I’m trying to implement a Blind Source Separation (BSS) algorithm and I’m running into trouble determining the efficacy of the algorithm.

I’m trying to create test cases where I work backwards and start with a signal vector **s**, which is normally unknown, and then create a mixing matrix **A**, which I use to transform **s** to create the observation vector **x**, which is what is normally observed by things like sensory equipment. Therefore I have a model that looks like

**x = A * s**.

I then put **x** into the BSS algorithm and get **s’**, which is a reconstruction of the signal vector.

Now this is where I have a lot of problems; how can I compare **s’** and **s**, and get a *quantitative measure* of how similar the two vectors are? The algorithm I am studying can only reconstruct the signal vector up to a negative sign (therefore it is possible for **s’** to be similar to **-s**, or stated in another way, for **s'** to be similar in "shape" to **s** but flipped) and cannot guarantee the preservation of the amplitudes of the signals. So I want to compare the “shapes” of the signals to each other, while also anticipating the fact that while their "shapes" might be similar, they might be flipped.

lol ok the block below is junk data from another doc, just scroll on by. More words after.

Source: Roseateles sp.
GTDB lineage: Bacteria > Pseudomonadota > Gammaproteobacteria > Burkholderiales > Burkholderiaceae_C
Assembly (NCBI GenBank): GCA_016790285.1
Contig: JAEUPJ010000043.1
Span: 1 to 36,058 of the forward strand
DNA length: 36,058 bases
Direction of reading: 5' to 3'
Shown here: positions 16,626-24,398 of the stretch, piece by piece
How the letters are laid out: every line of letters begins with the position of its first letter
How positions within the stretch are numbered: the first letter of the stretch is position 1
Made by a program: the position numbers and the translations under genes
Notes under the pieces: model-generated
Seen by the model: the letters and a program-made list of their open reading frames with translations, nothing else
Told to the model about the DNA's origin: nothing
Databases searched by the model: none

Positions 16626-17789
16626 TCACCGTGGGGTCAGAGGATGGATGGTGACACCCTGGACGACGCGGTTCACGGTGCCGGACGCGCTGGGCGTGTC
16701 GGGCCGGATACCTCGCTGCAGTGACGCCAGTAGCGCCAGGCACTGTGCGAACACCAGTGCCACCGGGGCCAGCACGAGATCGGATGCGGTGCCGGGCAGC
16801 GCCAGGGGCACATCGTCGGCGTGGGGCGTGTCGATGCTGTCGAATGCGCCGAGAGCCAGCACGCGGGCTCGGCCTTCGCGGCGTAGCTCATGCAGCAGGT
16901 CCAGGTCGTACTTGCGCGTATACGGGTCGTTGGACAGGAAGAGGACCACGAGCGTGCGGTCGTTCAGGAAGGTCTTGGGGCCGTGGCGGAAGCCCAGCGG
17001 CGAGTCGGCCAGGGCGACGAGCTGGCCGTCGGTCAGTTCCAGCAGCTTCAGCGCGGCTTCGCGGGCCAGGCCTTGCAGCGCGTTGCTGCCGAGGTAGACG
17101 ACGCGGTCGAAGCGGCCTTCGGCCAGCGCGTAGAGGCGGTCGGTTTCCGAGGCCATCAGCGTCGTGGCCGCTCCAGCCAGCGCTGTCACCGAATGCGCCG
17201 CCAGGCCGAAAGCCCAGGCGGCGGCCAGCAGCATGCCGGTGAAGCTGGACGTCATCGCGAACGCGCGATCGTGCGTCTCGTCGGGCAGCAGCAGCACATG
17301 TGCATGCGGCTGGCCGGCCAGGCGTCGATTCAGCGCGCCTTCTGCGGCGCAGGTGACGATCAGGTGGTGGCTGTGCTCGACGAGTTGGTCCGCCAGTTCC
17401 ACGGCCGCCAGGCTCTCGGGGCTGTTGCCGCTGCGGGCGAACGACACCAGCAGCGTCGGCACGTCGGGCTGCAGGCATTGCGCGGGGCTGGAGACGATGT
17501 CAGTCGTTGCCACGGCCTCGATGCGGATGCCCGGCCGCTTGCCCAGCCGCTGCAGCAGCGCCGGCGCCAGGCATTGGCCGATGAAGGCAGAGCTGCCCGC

Just to clarify, when I say signal, I really mean a matrix that could be something like 50 x 10000 (50 different channels with 10000+ data points taken over time). Another problem that arises from the BSS algorithm is that the ordering of the channels is not guaranteed to be preserved. So given s'1, s'2, s'3, ... , s'N, which would be the different channels of **s'**, might be reconstructed (again, perhaps flipped and of different amplitudes compared to the original channels in **s**), but the ordering is not guaranteed to be preserved. So s'1 might correlate instead to s23, and s'2 to s5, and so on and so forth.

So I was wondering if there's a fast and efficient way of comparing the similarity between two different matrices, which are assumed to be composed of vectors that should correlate to one another, although not in the same order, sign, or amplitude.

What would be the best way to solve this? Appreciate the help!

xcorr– Amro Dec 9 '09 at 0:52